URBANA, Ill. – Imagine if you had to catch every bite of your dinner with your mouth, while flying, in the dark. You’d be exhausted, and probably pretty hungry. Though some bats go for sedentary insects, most catch their food on the wing every single night. Let that sink in.
Because they expend so much energy this way, bats switch among a couple energetic strategies. The most energy-conserving of these is heterothermy. It involves lowering body temperature and metabolism to match the environment in cold weather. Endothermy, maintaining a constant internal temperature, requires more energy.
Either way, the outside temperature is important. During heterothermic periods, bats and developing pups could suffer if their environment cools off too much or too quickly. Excessive heat or cold can also impact energy reserves during endothermic phases. New University of Illinois research looks at the effect of bat box design and placement on the energetic balance of endangered Indiana bats.
“The temperature of the roost is really important because it influences the energetic expenditure of the bat during the summer. When reproductive females are rearing a pup, really cold roosts either force them into torpor (heterothermy) or make them increase their energetic expenditure to try and stay warm,” says Reed Crawford, a doctoral student in the Program in Ecology, Evolution, and Conservation Biology at Illinois and lead author on a new paper in Conservation Physiology. “Additionally, bats have to pant, spread saliva, wing fan, or move locations to cool themselves in overly hot roosts, and that takes energy too.”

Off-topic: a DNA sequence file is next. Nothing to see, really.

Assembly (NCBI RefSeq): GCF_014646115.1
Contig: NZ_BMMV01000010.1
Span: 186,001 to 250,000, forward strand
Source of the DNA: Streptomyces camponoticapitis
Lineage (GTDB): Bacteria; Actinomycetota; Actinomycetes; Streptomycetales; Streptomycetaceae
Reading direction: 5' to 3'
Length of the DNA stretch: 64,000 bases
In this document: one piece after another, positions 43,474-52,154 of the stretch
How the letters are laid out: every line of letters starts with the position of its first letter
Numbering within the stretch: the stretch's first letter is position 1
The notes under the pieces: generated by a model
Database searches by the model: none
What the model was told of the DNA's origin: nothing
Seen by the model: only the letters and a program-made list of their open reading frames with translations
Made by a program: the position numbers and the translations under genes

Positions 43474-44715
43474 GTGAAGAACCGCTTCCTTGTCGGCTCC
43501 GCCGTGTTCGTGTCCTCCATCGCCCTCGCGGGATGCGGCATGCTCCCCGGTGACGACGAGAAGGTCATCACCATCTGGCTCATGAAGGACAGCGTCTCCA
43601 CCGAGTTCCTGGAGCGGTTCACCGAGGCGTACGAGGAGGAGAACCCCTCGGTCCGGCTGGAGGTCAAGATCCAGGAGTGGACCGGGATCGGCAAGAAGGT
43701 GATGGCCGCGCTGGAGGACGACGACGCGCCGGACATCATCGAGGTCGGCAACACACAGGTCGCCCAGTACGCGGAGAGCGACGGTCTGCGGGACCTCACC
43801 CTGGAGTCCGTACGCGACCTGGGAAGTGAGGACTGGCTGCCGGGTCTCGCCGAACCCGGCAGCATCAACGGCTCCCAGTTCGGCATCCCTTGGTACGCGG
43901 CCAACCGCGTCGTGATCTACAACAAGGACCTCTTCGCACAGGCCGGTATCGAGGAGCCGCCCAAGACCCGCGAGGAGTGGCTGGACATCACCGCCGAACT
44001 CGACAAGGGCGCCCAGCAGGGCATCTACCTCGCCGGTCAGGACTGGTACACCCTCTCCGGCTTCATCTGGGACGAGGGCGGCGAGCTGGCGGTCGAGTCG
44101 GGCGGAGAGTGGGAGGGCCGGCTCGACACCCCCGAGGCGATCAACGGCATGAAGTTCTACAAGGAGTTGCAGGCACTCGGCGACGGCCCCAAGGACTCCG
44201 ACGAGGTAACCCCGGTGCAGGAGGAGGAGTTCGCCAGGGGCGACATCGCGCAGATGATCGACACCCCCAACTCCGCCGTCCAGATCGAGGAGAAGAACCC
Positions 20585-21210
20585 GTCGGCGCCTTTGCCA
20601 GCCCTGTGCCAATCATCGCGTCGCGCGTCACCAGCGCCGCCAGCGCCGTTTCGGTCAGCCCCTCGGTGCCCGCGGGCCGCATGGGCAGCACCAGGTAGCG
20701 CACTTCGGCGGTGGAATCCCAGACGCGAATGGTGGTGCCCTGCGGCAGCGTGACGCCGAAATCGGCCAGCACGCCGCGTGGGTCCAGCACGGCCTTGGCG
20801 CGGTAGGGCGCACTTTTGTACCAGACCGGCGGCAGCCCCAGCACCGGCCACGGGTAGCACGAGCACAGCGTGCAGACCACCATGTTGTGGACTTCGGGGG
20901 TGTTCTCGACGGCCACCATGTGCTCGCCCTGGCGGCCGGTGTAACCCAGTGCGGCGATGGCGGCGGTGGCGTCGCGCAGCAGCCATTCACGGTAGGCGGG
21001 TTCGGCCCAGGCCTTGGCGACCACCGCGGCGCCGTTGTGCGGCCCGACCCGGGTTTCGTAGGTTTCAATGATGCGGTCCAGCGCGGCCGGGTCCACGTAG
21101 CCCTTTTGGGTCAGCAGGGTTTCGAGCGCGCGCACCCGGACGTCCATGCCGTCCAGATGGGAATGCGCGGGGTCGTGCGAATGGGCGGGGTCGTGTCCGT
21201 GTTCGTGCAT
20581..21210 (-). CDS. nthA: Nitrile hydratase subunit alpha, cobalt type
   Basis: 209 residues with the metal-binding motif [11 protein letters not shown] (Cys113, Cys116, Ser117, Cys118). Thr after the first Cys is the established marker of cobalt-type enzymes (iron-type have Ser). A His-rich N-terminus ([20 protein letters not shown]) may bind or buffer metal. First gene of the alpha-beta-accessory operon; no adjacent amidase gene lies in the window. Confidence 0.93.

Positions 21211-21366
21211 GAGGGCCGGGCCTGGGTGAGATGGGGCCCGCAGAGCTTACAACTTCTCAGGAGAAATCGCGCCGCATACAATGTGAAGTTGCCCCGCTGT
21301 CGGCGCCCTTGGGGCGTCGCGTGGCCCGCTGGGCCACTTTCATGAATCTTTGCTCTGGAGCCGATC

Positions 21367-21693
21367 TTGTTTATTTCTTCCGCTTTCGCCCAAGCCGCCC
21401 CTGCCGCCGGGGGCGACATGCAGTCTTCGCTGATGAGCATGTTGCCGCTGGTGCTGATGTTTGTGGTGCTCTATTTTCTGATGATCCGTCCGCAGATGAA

The energy a mother bat expends can affect pup development and influences both the mom and pup’s survival over the winter. If bats use too much energy staying warm, that energy can’t go towards growth or building fat reserves needed to get through hibernation. When roosts are too cold, pup development slows down. With deadly white-nose syndrome affecting bats during their winter sleep, it’s important they enter hibernation in tip-top shape.
Crawford and co-author Joy O’Keefe, an assistant professor and wildlife extension specialist in the Department of Natural Resources and Environmental Sciences at Illinois, tested five bat box designs and four landscape placements to determine how they affected endangered Indiana bats during heterothermic and endothermic periods.
The Department of Natural Resources and Environmental Sciences is in the College of Agricultural, Consumer and Environmental Sciences at the University of Illinois Urbana-Champaign.